Nearly two decades ago, I got it into my head to write a book about the influence of television on our culture. I was torn between the titles “The Third Parent” and “Adulthood’s End”.
The main premise behind it was that television took over the role of parent in the household. While up until that time parents were the primary role models and authorities in the household, television usurped those roles. And unlike actual parents, television never aged, its position as the maker of decisions never waned.
Most people take on the more difficult aspects of being the adult in the family out of necessity. As parents are no longer able to care for themselves, their children are forced into making decisions for them they had hoped never to make. They realize there is not authority who can make the tough decisions for them, that Mom and Dad are no longer their protectors should they not be up to a task. This is a rite of passage we all must go through. But as television never ages, we never pass that rite, never assume the mantle of maturity. Television is always going to be the one to tell us how to behave, how to dress, what narratives to believe, which culture to consume. As the television only transmits and never receives, how could the relationship ever be otherwise?
Below is a short introduction I did for a book that I’ve been writing in one form or another for decades, but is far from being a reality yet:
It was the latter part of the 1970s and our president was discussing the fuel shortage. He gave a simple suggestion to turn our heat down a few degrees and wear a sweater if we were cold.
It was the sort of advice our parents would have given us and that was the problem. You see, the first generation of children raised on television were now grown up and we did not want to listen to our parents anymore. We preferred to listen to our televisions because the television always told us what we wanted to hear. The television told us we deserved a break today, that sugary snacks were good for us, women were made to be ogled and there were no repercussions to casual sex.
And so a new politician emerged to tell us of the new and improved classic homemade way of doing things. The television had a lovechild and he was called Ronald Reagan. He would explain our world the way we wanted to hear it, just like all those other neat guys on TV. We wanted a handsome and winning personality, not our stuffy old dad. We wanted Ronald Reagan, not Jimmy Carter. Hannity, not Colmes.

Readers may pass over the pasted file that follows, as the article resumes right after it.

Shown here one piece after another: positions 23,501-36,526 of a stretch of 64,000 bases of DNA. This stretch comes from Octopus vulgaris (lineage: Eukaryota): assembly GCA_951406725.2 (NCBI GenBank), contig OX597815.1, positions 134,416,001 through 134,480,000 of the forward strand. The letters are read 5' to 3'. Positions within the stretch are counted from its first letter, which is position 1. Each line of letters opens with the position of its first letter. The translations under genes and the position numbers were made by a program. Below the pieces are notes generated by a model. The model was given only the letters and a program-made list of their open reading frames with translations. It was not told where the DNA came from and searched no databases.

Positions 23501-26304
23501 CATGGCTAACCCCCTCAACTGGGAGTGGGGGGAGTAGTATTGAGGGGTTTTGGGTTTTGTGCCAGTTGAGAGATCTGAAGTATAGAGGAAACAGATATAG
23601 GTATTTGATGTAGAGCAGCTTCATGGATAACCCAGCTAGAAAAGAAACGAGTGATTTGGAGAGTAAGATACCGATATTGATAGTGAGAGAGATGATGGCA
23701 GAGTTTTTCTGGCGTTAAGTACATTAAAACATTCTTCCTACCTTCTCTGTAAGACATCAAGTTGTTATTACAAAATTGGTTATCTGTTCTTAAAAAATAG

We could have whatever we wanted. You go, girl, you deserve it. We could have whiter teeth AND fresher breath. We didn’t have to live with ring around the collar or waxy yellow build up anymore. And so when the voters went to the polls in November of 1980, the changes that had begun in the 1950s had finally come to fruition.
The shift had taken place and the rift between generations, the one television had caused, was glossed over. Never again would we have to listen to adults. Nor would we ever be expected to become adults ourselves. We were all free now to leave the unpleasantness of making difficult decisions behind us. The only choosing we had to make was whether we would drink Miller Lite or Bud Light. We were the Pepsi generation and we were never going to grow old (or up).
There was a new authority now, although we never chose to really think about it that way. We didn’t need parents anymore nor did we have to become them. We could be friends to our children rather than rule makers or—God forbid—role models. We could use the time we weren’t busy making money to spend it. We could buy for a second time all the toys of our youth and never have to be responsible for anything. Because, after all, authority was not given to us, it belonged to the market place. By merely choosing between Pepsi or Coke, magic forces would make the world into a Heaven for us all. Authority was decreed through television waves that mystically traveled through the air and into the privacy of our houses. Complex decision making was uncool, we wanted our nation’s problems to be solved as easily and completely as Jack Tripper’s problems were every Tuesday night on ABC.
As for getting older, well, that was something our parents did. We would have none of that, because growing older meant taking on responsibility, and television would take that burden from us. All we had to do was stay up on the latest trends, buy the products that were currently trendy. We just had to listen to the same music our kids did, pretend to find some value in it. Forget about finding meaning in our own lives, we had to find ways to relate to our children, even if in the end all we did was validate the line being sold to them by the advertisers.
And when the lines and the droopiness and receding hairlines and e.d. showed up, well television was there with the answers. Our skin could look as smooth as Joan Rivers’, our boobs as perky as any saline-bag celebrity. And for guys, hey, it was just like the 60’s, only the drugs now were Rogaine and Viagra. Death was only an illusion, which meant we never had to worry too much about figuring what life was all about. All we had to do was hang onto our youth. All we had to do was keep flunking Maturity 101 so we never had to graduate.